iOS Music Concept(

almost 7 years ago from Niels Mulder, Visual Designer at UNITiD

  • Moeed MohammadMoeed Mohammad, almost 7 years ago

    The conception bit looks cool but the execution is really poor. A few points:

    1. "Chrome accent unnecessary" You can't just claim things as unnecessary. There are probably very good reasons as to why there is a volume slider there. What if your hardware buttons aren't working? If you're referring to the actual chrome texture—well that's subjective. It's part of the look and feel of the app and there is nothing wrong with it.

    2. "Orange highlights don't match blue with blue pallet in Cover Flow" Again—you're taking this far too seriously. There is nowhere that says you can only use one color. Nowhere. The orange works well on the main screen because it has good contrast with the generally dark UI. Which means it'll always be visible no matter what's in the background.

    3. Album art not centered Look, this is just pure designer pleasing nonsense. I'm sure nobody who buys an iPhone checks to see if the album art is centered. There's nothing wrong with focusing on minor details, because they do make the overall product better, but you have to make sure you're spending time on the right things.

    4. Small touch targets This just seems like speculation, or something that happens to you. If there was actually an issue with a large enough user-base, it wouldn't take Apple a long time to release a fix. This is a non issue.

    5. Bottom nav takes up useful space This isn't an issue at all. Most iOS apps are generally within the same height range for the tabbar. It's just your opinion that it takes up too much space. There is nothing wrong with that, unless you're forcing people to agree with your opinion.

    6. It still feels like the same Music app When you have a product that is used by millions of people around the world, you have to be cautious with every feature decision you make. Look at the botched state of Windows 8. Great—they pioneered 'Flat Design' but at the expense of alienating their users. A lot of them. I'm sure every single designed at Apple wants to redesign the Music app but you can't do an overnight design mid-release cycle and expect everything to be okay. Everything has a cost.

    Your Prototype: 1. Almost nobody uses the landscape feature in Music. It's cool to look at and show off, but it's essentially unusable. You're whole concept is based on the idea that people use albums to play music. Sometimes that's true, but mostly people will look at the song list and jump to a specific song. 9 times out of 10.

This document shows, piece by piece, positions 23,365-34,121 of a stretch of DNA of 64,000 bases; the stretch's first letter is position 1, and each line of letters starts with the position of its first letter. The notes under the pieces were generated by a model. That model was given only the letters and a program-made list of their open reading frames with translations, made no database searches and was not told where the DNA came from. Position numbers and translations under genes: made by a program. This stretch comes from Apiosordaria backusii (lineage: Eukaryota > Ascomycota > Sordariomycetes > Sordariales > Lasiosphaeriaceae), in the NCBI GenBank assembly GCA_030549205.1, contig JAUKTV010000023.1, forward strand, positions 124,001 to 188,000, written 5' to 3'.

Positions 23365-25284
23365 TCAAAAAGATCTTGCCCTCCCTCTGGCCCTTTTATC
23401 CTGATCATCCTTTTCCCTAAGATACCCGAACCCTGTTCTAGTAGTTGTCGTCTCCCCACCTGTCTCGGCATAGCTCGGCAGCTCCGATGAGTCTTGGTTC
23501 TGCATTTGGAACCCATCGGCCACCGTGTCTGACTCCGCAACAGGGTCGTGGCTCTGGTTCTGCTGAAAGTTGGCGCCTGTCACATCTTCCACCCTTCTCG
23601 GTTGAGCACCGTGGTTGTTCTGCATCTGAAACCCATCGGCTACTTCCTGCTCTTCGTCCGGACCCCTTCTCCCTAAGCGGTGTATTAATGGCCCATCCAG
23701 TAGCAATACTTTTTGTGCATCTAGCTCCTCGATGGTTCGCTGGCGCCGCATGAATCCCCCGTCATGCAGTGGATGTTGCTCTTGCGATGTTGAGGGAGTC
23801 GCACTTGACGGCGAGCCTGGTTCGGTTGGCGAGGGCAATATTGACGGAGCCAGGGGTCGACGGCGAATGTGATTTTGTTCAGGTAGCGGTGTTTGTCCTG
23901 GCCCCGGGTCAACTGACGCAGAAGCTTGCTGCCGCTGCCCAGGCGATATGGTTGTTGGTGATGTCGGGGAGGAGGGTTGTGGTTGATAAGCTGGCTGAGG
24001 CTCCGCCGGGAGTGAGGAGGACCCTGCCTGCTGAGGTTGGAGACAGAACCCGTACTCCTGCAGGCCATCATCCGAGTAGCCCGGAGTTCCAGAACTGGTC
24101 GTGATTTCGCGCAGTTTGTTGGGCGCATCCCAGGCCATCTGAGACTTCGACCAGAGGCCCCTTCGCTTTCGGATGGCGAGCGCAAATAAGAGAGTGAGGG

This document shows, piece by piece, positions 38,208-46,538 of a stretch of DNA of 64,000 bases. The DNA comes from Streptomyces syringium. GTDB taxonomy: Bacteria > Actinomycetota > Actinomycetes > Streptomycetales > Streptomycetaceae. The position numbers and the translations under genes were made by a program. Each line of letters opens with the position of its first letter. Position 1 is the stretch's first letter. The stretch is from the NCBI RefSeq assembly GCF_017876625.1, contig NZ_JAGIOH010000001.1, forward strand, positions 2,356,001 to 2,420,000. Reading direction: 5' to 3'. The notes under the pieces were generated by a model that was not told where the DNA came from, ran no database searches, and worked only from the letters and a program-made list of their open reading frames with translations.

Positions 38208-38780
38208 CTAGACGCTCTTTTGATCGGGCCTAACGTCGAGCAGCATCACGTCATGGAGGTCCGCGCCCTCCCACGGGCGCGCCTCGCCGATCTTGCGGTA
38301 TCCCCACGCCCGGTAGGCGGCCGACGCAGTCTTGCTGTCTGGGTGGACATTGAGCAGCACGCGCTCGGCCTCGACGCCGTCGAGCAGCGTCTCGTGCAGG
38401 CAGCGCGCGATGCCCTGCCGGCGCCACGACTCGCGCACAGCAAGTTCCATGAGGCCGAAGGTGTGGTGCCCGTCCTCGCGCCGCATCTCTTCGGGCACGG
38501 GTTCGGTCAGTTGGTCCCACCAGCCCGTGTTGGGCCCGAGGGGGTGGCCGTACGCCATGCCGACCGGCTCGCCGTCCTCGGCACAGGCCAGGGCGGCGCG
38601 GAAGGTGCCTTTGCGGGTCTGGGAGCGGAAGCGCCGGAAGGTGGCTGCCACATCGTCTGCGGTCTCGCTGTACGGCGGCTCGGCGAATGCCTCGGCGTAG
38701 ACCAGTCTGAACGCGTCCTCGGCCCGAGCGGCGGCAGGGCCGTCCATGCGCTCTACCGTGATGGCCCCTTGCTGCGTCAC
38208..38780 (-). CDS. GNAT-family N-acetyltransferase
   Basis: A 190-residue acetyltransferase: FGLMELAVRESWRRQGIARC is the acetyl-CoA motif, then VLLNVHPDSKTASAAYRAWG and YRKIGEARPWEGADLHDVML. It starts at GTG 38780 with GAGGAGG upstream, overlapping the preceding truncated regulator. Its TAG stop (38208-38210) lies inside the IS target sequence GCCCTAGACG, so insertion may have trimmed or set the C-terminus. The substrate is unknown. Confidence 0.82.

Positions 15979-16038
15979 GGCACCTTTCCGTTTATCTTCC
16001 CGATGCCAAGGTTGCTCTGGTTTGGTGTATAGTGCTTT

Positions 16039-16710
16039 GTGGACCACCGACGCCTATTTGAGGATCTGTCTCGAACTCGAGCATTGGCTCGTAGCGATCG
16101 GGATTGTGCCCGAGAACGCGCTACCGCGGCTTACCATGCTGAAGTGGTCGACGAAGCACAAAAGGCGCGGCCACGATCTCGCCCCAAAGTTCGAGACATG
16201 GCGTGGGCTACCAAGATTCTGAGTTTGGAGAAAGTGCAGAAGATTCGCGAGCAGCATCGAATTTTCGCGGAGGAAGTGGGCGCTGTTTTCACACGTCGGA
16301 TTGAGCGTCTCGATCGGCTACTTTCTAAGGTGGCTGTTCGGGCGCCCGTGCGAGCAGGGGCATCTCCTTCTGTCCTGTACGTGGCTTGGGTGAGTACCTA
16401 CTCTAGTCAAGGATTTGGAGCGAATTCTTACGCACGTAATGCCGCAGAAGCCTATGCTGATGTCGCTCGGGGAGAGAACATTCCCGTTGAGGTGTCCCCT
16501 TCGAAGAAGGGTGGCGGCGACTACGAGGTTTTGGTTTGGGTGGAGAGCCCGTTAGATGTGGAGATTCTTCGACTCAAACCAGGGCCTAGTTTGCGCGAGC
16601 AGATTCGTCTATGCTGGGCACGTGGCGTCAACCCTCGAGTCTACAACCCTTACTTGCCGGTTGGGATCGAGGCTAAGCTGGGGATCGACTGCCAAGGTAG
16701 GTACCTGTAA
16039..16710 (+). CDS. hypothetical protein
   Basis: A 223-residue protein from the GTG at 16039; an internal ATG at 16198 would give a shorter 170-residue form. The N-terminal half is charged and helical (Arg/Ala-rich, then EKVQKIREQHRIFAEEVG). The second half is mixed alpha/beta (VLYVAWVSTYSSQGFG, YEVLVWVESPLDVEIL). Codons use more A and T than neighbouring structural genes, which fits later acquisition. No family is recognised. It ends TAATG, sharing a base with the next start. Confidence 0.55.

1. In a perfect world where everyone bought music, everyone would have album art and everything would look pretty. That's just not the case. People download music even if they buy music regularly. Downloaded music usually has no embedded album art and generally shitty meta-data.

    2. The progress bar in your design is too thin to be usable.

    3. Using a hamburger icon for a) unnecessary b) a cop-out c) looks the same as the move indicator (in the up next popover). The way the tab-bar is laid out in the current Music app is perfect. You have the main sections, and a more tab where you can customize your tab-bar. Everybody has different preferences. For some people, Playlists are more important than Albums, and they can easily change it.

    4. Apart from a few buttons, you're using flat colors in the app. Not only does this look pretty ugly, it also does not match the rest of the design language in iOS.

    5. Your design doesn't account for iTunes Match / iCloud.

    6. The Play/Next/Prev buttons are way too big. I think at the risk of creating a touch target too small, you've created one too large, which would likely have the same negative effect (You'll touch something you don't want to).

    7. On the whole 'Flat Design' thing Stop following trends. Everything you're doing now is going to be outdated very very soon. It's only a matter of time. Flat design, apart from being a made up term, is terribly unrealistic in any practical application. It only works for whitespace heavy, type heavy, simple websites. Trying to cram 'Flat design' into a user interface is a recipe for disaster.

    5 points